At the time, the Court of Cassation must render an expected decision on the subject of the seizure of Nicolas Sarkozy’s presidential diaries in the context of the Bettencourt affair. The former head of state is then prosecuted for “abuse of weakness” on Liliane Bettencourt, recalls France info. Nicolas Sarkozy finally benefits from a dismissal in this case, but maintains his appeal in cassation so that the information contained in his presidential diaries cannot reappear in other legal proceedings.

During a conversation between Me Thierry Herzog and Nicolas Sarkozy, the two men evoke a service that the former head of state could render to Gilbert Azibert. “He spoke to me about something about Monaco”, indicates the lawyer to the former President of the Republic. This “thing on Monaco” is in fact a post at the Council of State in the principality. Justice therefore suspects Nicolas Sarkozy and Thierry Herzog of having tried to obtain information, or even of having tried to influence the decision of the Court of Cassation on the presidential agendas, through Gilbert Azibert, in exchange for an honorary post for the ex-magistrate.

How does Nicolas Sarkozy defend himself?

Nicolas Sarkozy has always denied having sealed any “corruption pact” – such the terms used during his conviction at first instance -, simply referring to a “boost”. “I spent my life doing that,” he said at the helm. At the start of the appeal trial, the sexagenarian had said, in an opening statement: “I have never corrupted anyone. It is a strange corruption, without money, not a penny for anyone, without advantage and without a victim. No one was harmed.”

At the helm, Nicolas Sarkozy therefore not only contested the charges brought against him but, above all, the fact of having been wiretapped during his conversations with his lawyer. “The PNF indicated that I behaved like a seasoned delinquent. A seasoned delinquent! A seasoned delinquent, Madame! All because I had used a dedicated laptop. Since then, the Aix Court of Appeal has estimated it was completely legitimate …”, he claimed, citing a judgment rendered by the magistrate who had condemned him at first instance in this case.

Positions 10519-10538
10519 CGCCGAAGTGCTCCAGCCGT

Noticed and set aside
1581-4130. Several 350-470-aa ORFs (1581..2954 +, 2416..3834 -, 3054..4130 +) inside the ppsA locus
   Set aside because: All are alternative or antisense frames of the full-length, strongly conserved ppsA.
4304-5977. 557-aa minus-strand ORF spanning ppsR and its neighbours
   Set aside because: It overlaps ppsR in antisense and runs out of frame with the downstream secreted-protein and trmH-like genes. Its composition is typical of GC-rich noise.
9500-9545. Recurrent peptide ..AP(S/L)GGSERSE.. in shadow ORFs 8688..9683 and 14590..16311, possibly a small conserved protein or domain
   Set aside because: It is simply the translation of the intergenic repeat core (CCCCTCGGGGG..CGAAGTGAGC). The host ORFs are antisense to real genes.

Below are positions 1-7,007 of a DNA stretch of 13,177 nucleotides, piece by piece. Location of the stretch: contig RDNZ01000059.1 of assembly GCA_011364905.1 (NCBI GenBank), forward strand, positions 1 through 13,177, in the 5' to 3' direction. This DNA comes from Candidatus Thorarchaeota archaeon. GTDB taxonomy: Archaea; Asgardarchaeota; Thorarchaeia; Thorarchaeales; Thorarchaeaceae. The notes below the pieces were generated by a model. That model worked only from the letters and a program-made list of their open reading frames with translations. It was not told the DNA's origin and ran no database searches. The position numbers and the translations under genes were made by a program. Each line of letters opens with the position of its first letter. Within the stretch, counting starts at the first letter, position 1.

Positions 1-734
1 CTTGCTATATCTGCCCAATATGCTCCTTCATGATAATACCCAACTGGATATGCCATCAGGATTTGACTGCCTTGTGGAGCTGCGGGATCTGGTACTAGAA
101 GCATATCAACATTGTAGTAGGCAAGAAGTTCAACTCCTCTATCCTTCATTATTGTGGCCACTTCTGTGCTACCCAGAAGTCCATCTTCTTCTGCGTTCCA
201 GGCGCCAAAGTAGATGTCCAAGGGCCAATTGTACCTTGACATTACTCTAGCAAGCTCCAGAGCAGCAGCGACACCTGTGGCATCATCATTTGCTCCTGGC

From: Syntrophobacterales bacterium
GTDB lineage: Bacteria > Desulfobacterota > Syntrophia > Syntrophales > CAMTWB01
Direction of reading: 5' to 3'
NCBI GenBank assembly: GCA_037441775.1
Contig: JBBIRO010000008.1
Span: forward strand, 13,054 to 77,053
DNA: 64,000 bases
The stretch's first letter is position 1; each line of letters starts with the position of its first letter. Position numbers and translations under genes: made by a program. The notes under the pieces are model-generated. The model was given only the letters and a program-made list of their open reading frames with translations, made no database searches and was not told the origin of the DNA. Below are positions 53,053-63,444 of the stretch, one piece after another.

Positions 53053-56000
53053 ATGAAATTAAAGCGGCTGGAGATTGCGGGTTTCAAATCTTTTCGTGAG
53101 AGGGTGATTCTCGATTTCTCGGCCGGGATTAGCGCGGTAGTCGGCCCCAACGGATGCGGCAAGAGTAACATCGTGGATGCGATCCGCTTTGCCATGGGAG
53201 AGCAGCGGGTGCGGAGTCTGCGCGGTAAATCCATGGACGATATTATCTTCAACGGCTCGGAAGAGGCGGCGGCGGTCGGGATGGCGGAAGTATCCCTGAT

In March 2021, Nicolas Sarkozy was sentenced to three years in prison, including one year firm, in the “wiretapping” case for “corruption and influence peddling” by the Paris Criminal Court. He later appealed the decision. At the time, the court considered that a “corruption pact” had been concluded between Nicolas Sarkozy, Me Thierry Herzog and Gilbert Azibert. Christine Mée, president of the 32nd correctional chamber of Paris, then declared that Nicolas Sarkozy had “used his status as former president to gratify a magistrate who served his personal interest” in statements reported by The world.

Thierry Herzog was also found guilty of “active corruption” and “violation of professional secrecy”, and was sentenced to three years in prison, two of which were suspended, along with a ban on practicing as a lawyer for five years. Gilbert Azibert was found guilty of “passive corruption” and “concealment of breach of professional secrecy”, and was also sentenced to three years in prison, two of which were suspended. Both the lawyer and the senior magistrate appealed against the conviction.